I loved “The hungry tide” and “The glass palace” both of which I have read fully. I struggled a little bit with “Sea of poppies” and I haven’t yet read “The river of smoke”. I think Amitav Ghosh is a brilliant writer and just “The glass palace” alone makes him the number one comtemporary author.
All his books slowly build the plot … Guess that’s life too. Things appear dramatic and sudden but they have been building for a while. In Shadow Lines too, the start is slow and I enjoyed tracking and backtracking to the present and the past. It’s a little tough but brings out the characters clearly. I struggled a bit to place Robi and the fact that Tridib and he were siblings. The way Tridib is all over the novel, I didn’t expect that he lived a very short life. The relationship between May and Tridib was again very interesting and interweaved into the story in a start-stop manner. I am hoping I got the relationships right … Tridib, Jatin and Robi are siblings and Ila is Jatin’s daughter. The author is the other central character the same age as Ila and his grandmother and Ila’s grandmother are sisters – so the author and Ila are second cousins in a way. And Tridib and Robi become uncles.
The whole book is in the shadow of Tridib’s short life and Amitav Ghosh’s brilliance comes through when you realise that Tridib had a short life nearly at the end of the book. The story moves in parallel between London, Dhaka and Calcutta. Some great statements I underlined in the book –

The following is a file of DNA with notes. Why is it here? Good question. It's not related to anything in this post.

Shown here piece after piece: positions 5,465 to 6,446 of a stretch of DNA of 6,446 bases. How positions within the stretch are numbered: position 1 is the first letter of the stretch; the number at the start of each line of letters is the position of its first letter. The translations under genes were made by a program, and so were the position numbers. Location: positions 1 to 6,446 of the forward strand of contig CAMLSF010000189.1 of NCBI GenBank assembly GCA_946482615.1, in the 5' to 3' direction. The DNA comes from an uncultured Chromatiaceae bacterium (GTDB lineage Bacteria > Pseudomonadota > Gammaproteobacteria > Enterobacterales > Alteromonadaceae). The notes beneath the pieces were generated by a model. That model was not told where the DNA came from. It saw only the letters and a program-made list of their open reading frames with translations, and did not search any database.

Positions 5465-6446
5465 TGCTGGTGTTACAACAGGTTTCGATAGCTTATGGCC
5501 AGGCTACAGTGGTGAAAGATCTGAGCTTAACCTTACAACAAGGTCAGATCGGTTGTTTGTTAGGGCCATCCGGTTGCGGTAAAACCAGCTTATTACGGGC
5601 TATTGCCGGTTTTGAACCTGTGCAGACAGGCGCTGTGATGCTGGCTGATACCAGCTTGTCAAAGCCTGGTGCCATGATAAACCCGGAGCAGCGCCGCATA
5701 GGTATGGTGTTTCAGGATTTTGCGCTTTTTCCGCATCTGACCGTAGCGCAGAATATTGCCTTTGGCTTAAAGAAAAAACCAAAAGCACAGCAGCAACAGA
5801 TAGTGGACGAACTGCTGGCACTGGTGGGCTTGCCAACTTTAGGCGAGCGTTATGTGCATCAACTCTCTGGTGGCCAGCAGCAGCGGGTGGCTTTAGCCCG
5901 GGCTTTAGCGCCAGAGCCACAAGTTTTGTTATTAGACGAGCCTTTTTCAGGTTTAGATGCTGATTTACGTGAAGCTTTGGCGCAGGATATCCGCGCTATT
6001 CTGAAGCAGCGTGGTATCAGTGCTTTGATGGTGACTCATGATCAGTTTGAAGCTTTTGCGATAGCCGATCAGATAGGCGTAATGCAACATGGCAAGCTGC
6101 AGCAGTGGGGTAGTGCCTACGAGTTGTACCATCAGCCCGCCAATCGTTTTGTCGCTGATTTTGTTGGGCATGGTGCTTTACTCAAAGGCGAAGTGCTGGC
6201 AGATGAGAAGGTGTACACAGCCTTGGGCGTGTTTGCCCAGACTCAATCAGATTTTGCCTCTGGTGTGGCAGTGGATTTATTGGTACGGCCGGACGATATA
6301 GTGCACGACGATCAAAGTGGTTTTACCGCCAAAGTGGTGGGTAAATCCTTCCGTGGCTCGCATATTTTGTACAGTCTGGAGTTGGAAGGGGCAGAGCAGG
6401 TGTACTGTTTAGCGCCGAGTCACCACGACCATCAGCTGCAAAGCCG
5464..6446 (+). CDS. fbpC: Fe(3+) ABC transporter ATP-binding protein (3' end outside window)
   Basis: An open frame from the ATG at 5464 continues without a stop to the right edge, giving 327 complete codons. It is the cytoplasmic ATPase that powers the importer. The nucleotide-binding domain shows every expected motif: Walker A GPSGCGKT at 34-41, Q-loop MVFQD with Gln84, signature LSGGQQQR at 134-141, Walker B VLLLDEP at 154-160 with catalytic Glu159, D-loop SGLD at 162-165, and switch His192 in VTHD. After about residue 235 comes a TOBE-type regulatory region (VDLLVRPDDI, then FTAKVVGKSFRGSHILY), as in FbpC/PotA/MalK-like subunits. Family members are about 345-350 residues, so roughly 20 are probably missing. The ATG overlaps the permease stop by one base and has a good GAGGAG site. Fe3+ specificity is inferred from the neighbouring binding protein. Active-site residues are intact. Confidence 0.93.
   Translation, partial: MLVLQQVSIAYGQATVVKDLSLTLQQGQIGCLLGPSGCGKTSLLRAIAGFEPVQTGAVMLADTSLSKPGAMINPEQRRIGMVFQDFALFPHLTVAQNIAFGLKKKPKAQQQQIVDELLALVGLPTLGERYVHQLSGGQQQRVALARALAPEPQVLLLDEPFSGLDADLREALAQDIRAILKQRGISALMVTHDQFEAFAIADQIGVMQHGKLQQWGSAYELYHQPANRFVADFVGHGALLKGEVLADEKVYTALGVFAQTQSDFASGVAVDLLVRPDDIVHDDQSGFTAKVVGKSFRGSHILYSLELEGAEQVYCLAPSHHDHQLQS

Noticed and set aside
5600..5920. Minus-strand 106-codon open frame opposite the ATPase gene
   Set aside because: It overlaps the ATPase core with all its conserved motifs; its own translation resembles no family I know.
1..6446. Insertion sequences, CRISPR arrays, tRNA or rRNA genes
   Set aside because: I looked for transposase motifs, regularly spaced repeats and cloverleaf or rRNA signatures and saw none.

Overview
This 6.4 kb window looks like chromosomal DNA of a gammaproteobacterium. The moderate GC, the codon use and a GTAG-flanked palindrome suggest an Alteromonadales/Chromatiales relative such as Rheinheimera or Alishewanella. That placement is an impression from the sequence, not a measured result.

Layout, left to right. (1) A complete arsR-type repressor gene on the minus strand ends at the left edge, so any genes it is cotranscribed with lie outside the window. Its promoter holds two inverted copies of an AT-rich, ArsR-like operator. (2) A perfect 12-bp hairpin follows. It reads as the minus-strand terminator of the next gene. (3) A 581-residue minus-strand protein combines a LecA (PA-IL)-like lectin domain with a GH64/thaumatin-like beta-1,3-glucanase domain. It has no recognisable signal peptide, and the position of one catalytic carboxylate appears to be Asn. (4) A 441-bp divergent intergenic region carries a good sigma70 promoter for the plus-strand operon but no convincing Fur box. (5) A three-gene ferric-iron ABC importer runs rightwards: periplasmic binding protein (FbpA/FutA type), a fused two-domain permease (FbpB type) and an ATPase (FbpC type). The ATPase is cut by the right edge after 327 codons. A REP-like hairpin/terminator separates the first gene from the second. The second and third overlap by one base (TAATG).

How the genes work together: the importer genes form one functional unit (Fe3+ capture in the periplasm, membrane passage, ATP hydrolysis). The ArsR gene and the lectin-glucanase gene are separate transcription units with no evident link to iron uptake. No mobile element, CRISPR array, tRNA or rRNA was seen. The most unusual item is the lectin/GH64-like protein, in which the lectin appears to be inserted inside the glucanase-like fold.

“I asked her once what happened to wasted time. She tossed her small silvery head, screwed up her long nose and said: It begins to stink.” – great way to explain away wasted time !
“But he knew that the clarity of that image in his mind was merely the seductive clarity of ignorance; an illusion of knowledge created by a deceptive weight of remembered detail.” What a beautiful choice of words “seductive clarity of ignorance”. Osho would always say that the ignorant and the fools are sure … The truly intelligent and knowledgeable person is always in doubt :):).
“in much the way that a great conductor can sometimes produce, within a vast tumult of music, one perfect semibreve of silence”. I had not know this word “semibreve”. Very interesting sentence composition too.
A beautiful description of the mental state of citizens in the sub-continent –
“That particular fear has a texture you can neither forget nor describe. It is like the fear of the victims of an earthquake, of people who have lost faith in the stillness of the earth. And yet it is not the same. It is without analogy, for it is not comparable to the fear of nature, which is the most universal of human fears, nor to the fear of the violence of the state, which is the commonest of modern fears. It is a fear that comes of the knowledge that normalcy is utterly contingent, that the spaces that surround one, the streets that one inhabits, can become, suddenly and without warning, as hostile as a desert in a flash flood. It is this that sets apart the thousand million people who inhabit the subcontinent from the rest of the world—not language, not food, not music—it is the special quality of loneliness that grows out of the fear of the war between oneself and one’s image in the mirror.”
This book is definitely worth a read. Spend some time re-reading portions of it after reading it once fully. It will help sort out the characters and make the story just come alive.
Thank you Amitav Ghosh for another really good book !